Monday, December 29, 2008

ECJ's Judgment

Having had a short break from blogging (with teaching and marking to do), this ECJ's judgment in Tietosuojavaltuutettu v Satakunnan Markkinapörssi Oy (C-73/07) on the interpretation of Art. 9 of the Data Protection Directive 95/46/EC is worth noting, though it does not resolve the difficulty of the continuing interface between data protection and the journalistic, literary and artistic exemption (as provided under Art. 9) in the context of Data Protection Directive 95/46/EC. Out-Law provides a brief summary:

A company that sends text messages revealing the income of Finland's wealthiest citizens is subject to European data protection laws but could be protected by an exemption for journalism, according to a ruling by the European Court of Justice (ECJ). The processing of personal data made available by Finnish tax authorities may be the subject of a derogation from the EU's data protection regime if it is carried out solely for journalistic purposes, the ECJ ruled. Unlike in the UK, details of taxes paid by individuals in Finland are made publicly available. For several years, a company called Markkinapörssi has collected public data from the Finnish tax authorities for the purposes of publishing extracts from those data in the regional editions of the newspaper Veropörrsi each year...In its judgment ..., the ECJ ruled that the activities of Markkinapörssi and Satamedia "must be considered as the 'processing of personal data' within the meaning of [the Data Protection Directive]" – even though the files of the public authorities that are used comprise only information that has already been published in the media.
On the issue of Art. 9, the ECJ provides that:

54 Article 9 of the directive refers to such a reconciliation. As is apparent, in particular, from recital 37 in the preamble to the directive, the object of Article 9 is to reconcile two fundamental rights: the protection of privacy and freedom of expression. The obligation to do so lies on the Member States.

55 In order to reconcile those two ‘fundamental rights’ for the purposes of the directive, the Member States are required to provide for a number of derogations or limitations in relation to the protection of data and, therefore, in relation to the fundamental right to privacy, specified in Chapters II, IV and VI of the directive. Those derogations must be made solely for journalistic purposes or the purpose of artistic or literary expression, which fall within the scope of the fundamental right to freedom of expression, in so far as it is apparent that they are necessary in order to reconcile the right to privacy with the rules governing freedom of expression.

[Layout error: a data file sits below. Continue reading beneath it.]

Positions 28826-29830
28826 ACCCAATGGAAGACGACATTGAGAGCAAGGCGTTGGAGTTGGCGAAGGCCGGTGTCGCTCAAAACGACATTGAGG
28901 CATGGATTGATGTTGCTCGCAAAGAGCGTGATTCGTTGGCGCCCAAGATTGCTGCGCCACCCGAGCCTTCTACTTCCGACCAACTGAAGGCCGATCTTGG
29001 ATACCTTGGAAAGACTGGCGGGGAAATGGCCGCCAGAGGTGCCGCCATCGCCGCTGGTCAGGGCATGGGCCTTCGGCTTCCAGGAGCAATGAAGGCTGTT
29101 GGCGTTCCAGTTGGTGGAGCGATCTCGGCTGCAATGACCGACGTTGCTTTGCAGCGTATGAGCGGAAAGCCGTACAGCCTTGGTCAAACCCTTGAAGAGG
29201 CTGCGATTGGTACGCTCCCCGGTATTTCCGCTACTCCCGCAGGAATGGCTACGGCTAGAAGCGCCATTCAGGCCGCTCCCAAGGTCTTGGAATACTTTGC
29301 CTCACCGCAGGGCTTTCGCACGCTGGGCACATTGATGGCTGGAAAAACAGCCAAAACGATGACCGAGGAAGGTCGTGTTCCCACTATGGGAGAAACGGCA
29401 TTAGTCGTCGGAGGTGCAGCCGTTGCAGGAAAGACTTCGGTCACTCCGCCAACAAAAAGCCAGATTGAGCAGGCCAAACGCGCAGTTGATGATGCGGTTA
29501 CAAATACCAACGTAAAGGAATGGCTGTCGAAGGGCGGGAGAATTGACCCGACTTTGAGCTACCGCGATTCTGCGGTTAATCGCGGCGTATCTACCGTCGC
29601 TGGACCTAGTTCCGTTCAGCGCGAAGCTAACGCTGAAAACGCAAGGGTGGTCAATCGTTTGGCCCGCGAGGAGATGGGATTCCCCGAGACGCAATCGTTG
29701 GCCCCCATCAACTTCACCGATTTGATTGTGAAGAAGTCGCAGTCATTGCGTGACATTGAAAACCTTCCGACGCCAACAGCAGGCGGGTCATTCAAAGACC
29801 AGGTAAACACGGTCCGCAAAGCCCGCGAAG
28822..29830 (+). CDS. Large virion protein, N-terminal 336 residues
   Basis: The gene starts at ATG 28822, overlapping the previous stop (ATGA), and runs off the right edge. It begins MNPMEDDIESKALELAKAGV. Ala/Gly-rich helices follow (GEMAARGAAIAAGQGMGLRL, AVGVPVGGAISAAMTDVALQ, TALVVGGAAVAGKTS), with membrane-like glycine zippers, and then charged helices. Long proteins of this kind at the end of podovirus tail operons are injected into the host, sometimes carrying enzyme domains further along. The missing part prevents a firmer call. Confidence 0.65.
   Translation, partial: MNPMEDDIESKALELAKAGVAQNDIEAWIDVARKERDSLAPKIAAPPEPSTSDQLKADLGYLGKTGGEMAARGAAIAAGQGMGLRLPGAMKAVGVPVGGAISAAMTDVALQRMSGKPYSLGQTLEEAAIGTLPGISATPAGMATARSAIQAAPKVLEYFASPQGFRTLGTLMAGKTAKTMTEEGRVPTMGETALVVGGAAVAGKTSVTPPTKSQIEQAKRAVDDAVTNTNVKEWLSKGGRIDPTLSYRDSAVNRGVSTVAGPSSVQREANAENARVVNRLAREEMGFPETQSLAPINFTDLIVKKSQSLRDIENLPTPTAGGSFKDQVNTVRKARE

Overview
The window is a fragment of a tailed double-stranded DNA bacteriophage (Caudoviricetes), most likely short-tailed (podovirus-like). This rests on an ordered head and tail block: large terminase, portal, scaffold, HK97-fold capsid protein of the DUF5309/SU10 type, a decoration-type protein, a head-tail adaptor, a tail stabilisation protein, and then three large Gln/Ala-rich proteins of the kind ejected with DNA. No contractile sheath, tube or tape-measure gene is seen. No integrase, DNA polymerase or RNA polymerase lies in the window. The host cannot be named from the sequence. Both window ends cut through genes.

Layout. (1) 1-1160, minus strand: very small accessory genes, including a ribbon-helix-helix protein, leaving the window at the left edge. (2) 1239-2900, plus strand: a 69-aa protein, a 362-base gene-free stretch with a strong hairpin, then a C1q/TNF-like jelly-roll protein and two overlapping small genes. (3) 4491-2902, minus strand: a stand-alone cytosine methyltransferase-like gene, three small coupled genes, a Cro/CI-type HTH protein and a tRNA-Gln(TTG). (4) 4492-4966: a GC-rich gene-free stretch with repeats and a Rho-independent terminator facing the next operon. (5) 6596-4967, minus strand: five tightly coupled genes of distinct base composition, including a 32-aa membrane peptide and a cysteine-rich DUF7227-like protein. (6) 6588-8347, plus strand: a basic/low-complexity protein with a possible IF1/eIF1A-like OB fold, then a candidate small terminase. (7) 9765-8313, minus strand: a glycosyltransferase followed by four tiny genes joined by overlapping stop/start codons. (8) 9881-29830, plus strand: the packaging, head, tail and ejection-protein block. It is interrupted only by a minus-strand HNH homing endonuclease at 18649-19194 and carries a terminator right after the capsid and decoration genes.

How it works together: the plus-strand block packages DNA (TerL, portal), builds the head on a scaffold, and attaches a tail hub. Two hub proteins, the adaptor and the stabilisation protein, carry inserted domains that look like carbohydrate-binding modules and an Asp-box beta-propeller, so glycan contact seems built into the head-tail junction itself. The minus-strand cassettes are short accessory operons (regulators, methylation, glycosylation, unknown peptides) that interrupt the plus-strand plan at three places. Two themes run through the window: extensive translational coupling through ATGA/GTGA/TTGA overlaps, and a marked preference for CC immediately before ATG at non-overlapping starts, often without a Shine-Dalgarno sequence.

56 In order to take account of the importance of the right to freedom of expression in every democratic society, it is necessary, first, to interpret notions relating to that freedom, such as journalism, broadly. Secondly, and in order to achieve a balance between the two fundamental rights, the protection of the fundamental right to privacy requires that the derogations and limitations in relation to the protection of data provided for in the chapters of the directive referred to above must apply only in so far as is strictly necessary.
EU law blog, Lex Ferenda also gives their analysis on this case.


Just a reminder re: forthcoming data protection events taking place over the course of this month:

1) Computers, Privacy and Data Protection Conference: Data Protection in a Profiled world, 16-17 January 2009, Brussels.

2) E-Discovery Webinar: Data Protection, corporate investigations and e-discovery: insurmountable conflicts?, 15th January 2009, more details available at

Thursday, December 04, 2008

ECtHR ruling in Marper

Whilst busying away with marking, this recent judgment from the ECtHR (via International Herald Tribune) on the retention of DNA: